Pakistan govt calls in army as standoff with religious groups continues

Pakistani government called in the army after clashes between religious groups and security forces in capital city Islamabad Saturday left a policeman dead and hundreds injured amid violent demonstrations in other cities of the country.

According to a notification of the interior ministry, army troops have been called in for an indefinite time period “to aid the civil administration in controlling the situation,” The Express Tribune reported.

Protesters had started gathering at the Faizabad Interchange in Islamabad again following the government’s suspension of its crackdown launched Saturday morning.

The government ordered suspension of private TV channels and blocked popular social media sites as police and paramilitary personnel fought pitched battles with the activists of Tehreek-i-Khatm-i-Nabuwwat, Tehreek-i-Labaik Ya Rasool Allah (TLY) and Sunni Tehreek Pakistan (ST) who torched vehicles and attacked the houses of political leaders.

However, the protesters regrouped again and continued their siege of the capital that started about three weeks ago, demanding sacking of Law Minister Zahid Hamid for changes in a law related to the Khatm-i-Nabuwwat  oath in the Elections Act 2017.

They alleged the action undermined Islamic beliefs and linked it to blasphemy. The government already amended the law and restored the original oath but the clerics refused to go away until the minister was sacked.

The siege played havoc with the more than half million commuters who daily travel between Islamabad and Rawalpindi.

The government was reluctant to use force, but launched an operation after Islamabad High Court (IHC) yesterday issued contempt of court notice against interior minister Ahsan Iqbal for failing to implement orders to clear the roads.

Islamabad city magistrate yesterday issued a warning to protesters to disperse by midnight or face consequences.

More than 8,000 personnel of police and paramilitary Rangers and Frontier Constablary launched the crackdown to clear Faizabad interchange linking Islamabad with garrison city of Rawalpindi and the only international airport of the capital, news agency PTI reported.

In the morning hours, it looked that the police would clear the roads but the protesters regrouped by mid-day to re-occupy the interchange bridge, forcing the authorities to suspend the operation temporarily.

They also pelted stones on the security personnel who used batons and teargas shells to disperse them.

According to health officials, more than 200 people, including at least 95 security personnel, were injured in the clashes and shifted to various hospital of the twin cities of Islamabad and Rawalpindi.

At least one policeman reportedly died due head injury, but the government has so far not confirmed the death.

Private media reported that two protesters also died in the clashes, but it could not be independently confirmed.

TV footage showed police firing teargas shells and security personnel in riot gears charging at the protesters dozens of whom were arrested and shifted to various police stations.

Protesters also burnt some vehicles and thrashed several policemen and other security personnel.

Pakistan Electronic Media Regulatory Authority (PEMRA) ordered media houses to stop live coverage and temporarily suspended several channels, including Geo TV, for failing to follow the directive.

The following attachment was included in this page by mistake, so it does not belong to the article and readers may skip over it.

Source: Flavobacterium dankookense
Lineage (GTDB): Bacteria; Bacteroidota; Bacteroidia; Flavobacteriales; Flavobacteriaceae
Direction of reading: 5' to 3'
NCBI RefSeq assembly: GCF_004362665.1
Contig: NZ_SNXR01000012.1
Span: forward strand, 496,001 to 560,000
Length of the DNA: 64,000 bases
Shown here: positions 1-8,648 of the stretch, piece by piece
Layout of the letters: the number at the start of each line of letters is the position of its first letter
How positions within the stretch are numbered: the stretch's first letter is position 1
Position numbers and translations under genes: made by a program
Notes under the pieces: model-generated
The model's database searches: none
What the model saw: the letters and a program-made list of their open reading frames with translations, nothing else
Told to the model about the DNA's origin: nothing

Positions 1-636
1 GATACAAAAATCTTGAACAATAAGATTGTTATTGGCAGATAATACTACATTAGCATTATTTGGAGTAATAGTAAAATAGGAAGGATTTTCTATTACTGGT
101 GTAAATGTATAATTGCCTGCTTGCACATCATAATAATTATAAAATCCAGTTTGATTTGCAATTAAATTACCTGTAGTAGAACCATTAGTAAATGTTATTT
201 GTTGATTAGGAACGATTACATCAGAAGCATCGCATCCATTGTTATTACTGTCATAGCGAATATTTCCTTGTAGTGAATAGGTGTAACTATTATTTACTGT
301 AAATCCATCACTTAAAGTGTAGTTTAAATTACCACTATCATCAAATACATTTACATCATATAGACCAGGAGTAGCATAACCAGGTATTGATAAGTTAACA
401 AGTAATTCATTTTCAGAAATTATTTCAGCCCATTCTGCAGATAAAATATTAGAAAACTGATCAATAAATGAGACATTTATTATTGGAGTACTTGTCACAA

Pakistan blocked popular social media site including Facebook, Twitter and YouTube to stop protesters from uploading their messages.

Violent protests were also reported from several other cities including Karachi and Lahore.

In the commercial hub of Karachi, at least 28 people were injured, according to local police.

Protesters attacked the house of federal law minister Zahid Hamid in Pasroor area of Sialkot district of Punjab but no one was injured as the minister and his family were not present inside.

They also attacked the house of former interior minister Nisar Ali Khan in Faizabad area of Rawalpindi.

They damaged the gate of his house and tried to enter the premises, but were prevented by police.

Mian Javed Latif, a lawmaker of ruling Pakistan Muslim League-Nawaz, was thrashed by protesters in Sheikhupura area of Punjab and was being treated for injuries in the local hospital.

In the midst of challenging law and order situation, interior minister Ahsan Iqbal alleged involvement of Indian hand in the mischief and said protesters “contacted India” and the government was probing it.

“Why they did it (contacted India), we are looking into it. They (protesters) have inside information and resources that are being used against the state,” he said.

Iqbal said government was implementing court’s orders to disperse the protesters.

“We are trying to clear the area with minimum violence, but we also need to ensure the fundamental rights of people of twin cities,” he said.

A military spokesman said that army chief General Qamar Caved Bajwa talked to Prime Minister Shahid Khaqan Abbasi on telephone and urged for peaceful solution to the problem.

“COAS [chief of army staff] telephoned PM. Suggested to handle Islamabad Dharna (sit-in) peacefully avoiding violence from both sides as it is not in national interest and cohesion,” said spokesman Major General Asif Ghafoor.

Earlier, the IHC last Friday gave a 24-hour deadline to the government to clear the roads which was later extended till Thursday.

However, the court yesterday expressed strong displeasure at government for failing to take action against protesters.

(Featured photo courtesy: Samaa. tv)

 

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